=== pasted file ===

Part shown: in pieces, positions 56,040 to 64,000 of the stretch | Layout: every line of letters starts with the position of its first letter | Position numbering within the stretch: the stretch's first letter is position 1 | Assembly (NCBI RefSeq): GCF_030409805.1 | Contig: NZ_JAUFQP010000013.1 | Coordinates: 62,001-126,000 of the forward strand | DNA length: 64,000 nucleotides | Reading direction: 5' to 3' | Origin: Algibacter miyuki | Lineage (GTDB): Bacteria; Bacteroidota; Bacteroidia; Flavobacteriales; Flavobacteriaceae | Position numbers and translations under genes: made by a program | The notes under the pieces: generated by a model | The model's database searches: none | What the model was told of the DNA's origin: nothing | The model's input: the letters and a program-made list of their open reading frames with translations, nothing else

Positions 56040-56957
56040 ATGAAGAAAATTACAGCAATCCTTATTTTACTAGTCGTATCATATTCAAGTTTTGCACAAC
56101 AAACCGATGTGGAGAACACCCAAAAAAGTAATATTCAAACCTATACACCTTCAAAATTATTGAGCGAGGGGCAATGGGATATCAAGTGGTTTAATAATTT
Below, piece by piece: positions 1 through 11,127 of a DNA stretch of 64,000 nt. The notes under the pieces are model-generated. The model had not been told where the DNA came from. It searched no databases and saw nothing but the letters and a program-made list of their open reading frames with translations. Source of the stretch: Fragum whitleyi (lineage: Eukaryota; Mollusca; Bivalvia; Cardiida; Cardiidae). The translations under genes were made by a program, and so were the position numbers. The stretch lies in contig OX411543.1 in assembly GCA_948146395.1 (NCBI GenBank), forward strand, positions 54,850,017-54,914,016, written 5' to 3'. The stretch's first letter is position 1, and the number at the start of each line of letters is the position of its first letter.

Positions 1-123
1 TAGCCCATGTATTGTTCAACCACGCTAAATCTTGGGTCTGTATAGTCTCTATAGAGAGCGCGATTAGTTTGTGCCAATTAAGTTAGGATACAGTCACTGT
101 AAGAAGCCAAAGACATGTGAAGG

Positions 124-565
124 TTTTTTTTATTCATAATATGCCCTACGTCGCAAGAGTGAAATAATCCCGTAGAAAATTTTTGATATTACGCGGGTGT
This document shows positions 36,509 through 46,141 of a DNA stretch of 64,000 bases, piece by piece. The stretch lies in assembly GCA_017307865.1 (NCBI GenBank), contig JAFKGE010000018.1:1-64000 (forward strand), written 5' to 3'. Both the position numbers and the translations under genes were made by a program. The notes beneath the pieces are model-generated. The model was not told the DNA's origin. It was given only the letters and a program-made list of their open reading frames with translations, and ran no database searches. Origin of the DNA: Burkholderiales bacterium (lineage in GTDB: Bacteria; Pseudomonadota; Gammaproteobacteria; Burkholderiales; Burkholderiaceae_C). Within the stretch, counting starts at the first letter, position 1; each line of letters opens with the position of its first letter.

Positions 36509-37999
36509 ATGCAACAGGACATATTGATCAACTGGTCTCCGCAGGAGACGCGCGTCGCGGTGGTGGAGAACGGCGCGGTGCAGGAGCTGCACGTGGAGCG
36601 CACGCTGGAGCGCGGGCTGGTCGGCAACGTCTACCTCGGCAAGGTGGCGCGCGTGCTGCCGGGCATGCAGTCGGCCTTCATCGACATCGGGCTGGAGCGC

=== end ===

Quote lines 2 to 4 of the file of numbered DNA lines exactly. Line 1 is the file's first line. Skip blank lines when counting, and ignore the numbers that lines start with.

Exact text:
Positions 56040-56957
56040 ATGAAGAAAATTACAGCAATCCTTATTTTACTAGTCGTATCATATTCAAGTTTTGCACAAC
56101 AAACCGATGTGGAGAACACCCAAAAAAGTAATATTCAAACCTATACACCTTCAAAATTATTGAGCGAGGGGCAATGGGATATCAAGTGGTTTAATAATTT